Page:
Precision - Recall Curve | Encord

Precision Recall Curve

Importance of Setting the Right Threshold for Classification

Adjusting the classification threshold directly impacts the shape and position of the precision-recall curve. A lower threshold typically increases recall but reduces precision, shifting the curve towards higher recall values. Conversely, a higher threshold improves precision at the expense of recall, moving the curve towards higher precision values. 

The precision-recall curve shows how changing thresholds affect precision and recall balance. This helps us choose the best threshold for the application's specific needs.

Precision vs. Recall: Which Metric Should You Choose?

The choice between precision and recall often hinges on the specific application and the associated costs of errors. Both metrics offer unique insights, but their importance varies based on the problem.

Scenarios Where Precision is More Important Than Recall

Precision becomes paramount when the cost of false positives is high. For instance, consider an email marketing campaign. If a company has many email addresses and pays a high cost for each email, it is important to ensure that the recipients are likely to respond. High precision ensures that most emails are sent to potential customers, minimizing wasted resources on those unlikely to engage.

Scenarios Where Recall is More Important Than Precision

Recall takes precedence when the cost of missing a positive instance (false negatives) is substantial. A classic example is in healthcare, specifically in administering flu shots. If you don't give a flu shot to someone who needs it, it could have serious health consequences. Also, giving a flu shot to someone who doesn't need it has a small cost. In such a scenario, healthcare providers might offer the flu shot to a broader audience, prioritizing recall over precision.

Real-World Examples Illustrate the Choice Between Precision and Recall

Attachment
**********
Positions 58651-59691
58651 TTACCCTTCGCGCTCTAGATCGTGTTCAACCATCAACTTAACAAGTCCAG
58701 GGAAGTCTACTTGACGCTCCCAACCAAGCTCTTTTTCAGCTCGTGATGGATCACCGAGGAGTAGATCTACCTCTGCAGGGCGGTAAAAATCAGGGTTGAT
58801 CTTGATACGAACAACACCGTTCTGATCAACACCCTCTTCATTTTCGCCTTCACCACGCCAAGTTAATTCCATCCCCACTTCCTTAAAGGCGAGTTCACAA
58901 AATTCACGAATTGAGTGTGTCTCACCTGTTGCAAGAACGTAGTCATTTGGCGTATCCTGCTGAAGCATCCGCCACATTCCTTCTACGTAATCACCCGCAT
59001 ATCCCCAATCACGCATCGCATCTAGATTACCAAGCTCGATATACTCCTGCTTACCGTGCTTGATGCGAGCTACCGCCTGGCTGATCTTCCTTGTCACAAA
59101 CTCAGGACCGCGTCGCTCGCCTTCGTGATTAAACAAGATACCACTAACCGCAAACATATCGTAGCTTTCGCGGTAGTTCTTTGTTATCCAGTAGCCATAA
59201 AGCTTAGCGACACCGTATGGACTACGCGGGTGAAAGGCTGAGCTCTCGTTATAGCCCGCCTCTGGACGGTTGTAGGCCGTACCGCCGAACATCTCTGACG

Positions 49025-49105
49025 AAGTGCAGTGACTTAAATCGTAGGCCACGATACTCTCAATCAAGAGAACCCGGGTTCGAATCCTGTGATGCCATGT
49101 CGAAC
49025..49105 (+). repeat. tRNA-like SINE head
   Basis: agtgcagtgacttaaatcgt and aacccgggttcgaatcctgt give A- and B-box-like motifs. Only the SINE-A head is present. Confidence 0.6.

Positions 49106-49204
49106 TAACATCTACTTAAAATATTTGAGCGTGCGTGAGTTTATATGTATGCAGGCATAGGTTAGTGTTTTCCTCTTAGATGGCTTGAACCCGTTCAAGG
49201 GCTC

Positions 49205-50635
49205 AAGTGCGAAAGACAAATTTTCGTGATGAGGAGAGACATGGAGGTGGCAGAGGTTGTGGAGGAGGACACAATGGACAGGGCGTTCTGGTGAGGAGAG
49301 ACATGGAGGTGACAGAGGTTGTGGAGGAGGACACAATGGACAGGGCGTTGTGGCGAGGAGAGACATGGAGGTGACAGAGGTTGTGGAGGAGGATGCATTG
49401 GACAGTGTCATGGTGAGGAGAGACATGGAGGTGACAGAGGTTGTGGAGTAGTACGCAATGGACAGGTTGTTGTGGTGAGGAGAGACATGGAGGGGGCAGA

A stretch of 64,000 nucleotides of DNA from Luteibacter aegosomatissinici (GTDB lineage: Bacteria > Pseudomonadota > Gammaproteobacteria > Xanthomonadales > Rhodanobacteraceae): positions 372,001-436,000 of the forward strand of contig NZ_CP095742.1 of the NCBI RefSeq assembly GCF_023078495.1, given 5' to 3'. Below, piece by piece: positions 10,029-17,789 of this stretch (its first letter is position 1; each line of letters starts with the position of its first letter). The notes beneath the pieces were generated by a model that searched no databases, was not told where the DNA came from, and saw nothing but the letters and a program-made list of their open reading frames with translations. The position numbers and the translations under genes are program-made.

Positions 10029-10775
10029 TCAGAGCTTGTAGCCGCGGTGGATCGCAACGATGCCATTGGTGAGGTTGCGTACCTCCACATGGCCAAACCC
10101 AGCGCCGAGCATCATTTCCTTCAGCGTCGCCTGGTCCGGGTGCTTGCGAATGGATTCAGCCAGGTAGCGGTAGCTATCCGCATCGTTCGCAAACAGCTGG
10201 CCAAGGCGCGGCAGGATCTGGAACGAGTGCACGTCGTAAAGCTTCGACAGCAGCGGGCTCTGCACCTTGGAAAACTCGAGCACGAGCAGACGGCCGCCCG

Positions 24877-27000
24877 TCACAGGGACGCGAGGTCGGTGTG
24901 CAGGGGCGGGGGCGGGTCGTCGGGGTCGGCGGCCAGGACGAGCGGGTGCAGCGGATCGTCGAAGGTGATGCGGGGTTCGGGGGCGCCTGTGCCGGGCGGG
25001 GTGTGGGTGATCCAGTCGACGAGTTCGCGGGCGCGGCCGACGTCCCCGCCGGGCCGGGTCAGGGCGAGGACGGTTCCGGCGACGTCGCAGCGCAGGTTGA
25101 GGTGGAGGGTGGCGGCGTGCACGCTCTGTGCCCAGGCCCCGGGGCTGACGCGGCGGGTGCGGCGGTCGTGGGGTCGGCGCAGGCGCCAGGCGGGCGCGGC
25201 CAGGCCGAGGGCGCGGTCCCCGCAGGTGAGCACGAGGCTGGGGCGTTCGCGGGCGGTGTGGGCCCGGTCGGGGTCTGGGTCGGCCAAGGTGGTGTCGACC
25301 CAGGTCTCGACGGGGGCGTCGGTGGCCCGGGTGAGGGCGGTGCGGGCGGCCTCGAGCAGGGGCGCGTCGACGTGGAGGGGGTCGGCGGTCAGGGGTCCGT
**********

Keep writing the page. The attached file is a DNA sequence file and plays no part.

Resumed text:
Consider a weekly website with thousands of free registrations. The goal is to identify potential buyers among these registrants. While calling a non-buyer (false positive) isn't detrimental, missing out on a genuine buyer (false negative) could mean lost revenue. Here, high recall is desired, even if it compromises precision.

In another scenario, imagine a store with 100 apples, of which 10 are bad. A method with a 20% recall might identify only 18 good apples, but if a shopper only wants 5 apples, the missed opportunities (false negatives) are inconsequential. However, a higher recall becomes essential for the store aiming to sell as many apples as possible.

Classification Metrics: Key Takeaways

Evaluation Metrics: Accuracy, precision, and recall remain foundational in assessing a machine learning model's predictive capabilities. These metrics are especially relevant in binary and multi-class classification scenarios, often involving imbalanced datasets.

Accuracy: Provides a straightforward measure of a model's overall correctness across all classes but needs to be more accurate in imbalanced datasets, where one class (the majority class) might dominate.
Change: Mentioned "majority class" to address "imbalanced datasets."

Precision vs. Recall: Precision, highlighting the true positives and minimizing false positives, contrasts with recall, which focuses on capturing all positive instances and minimizing false negatives. The choice depends on the application's specific needs and the cost of errors.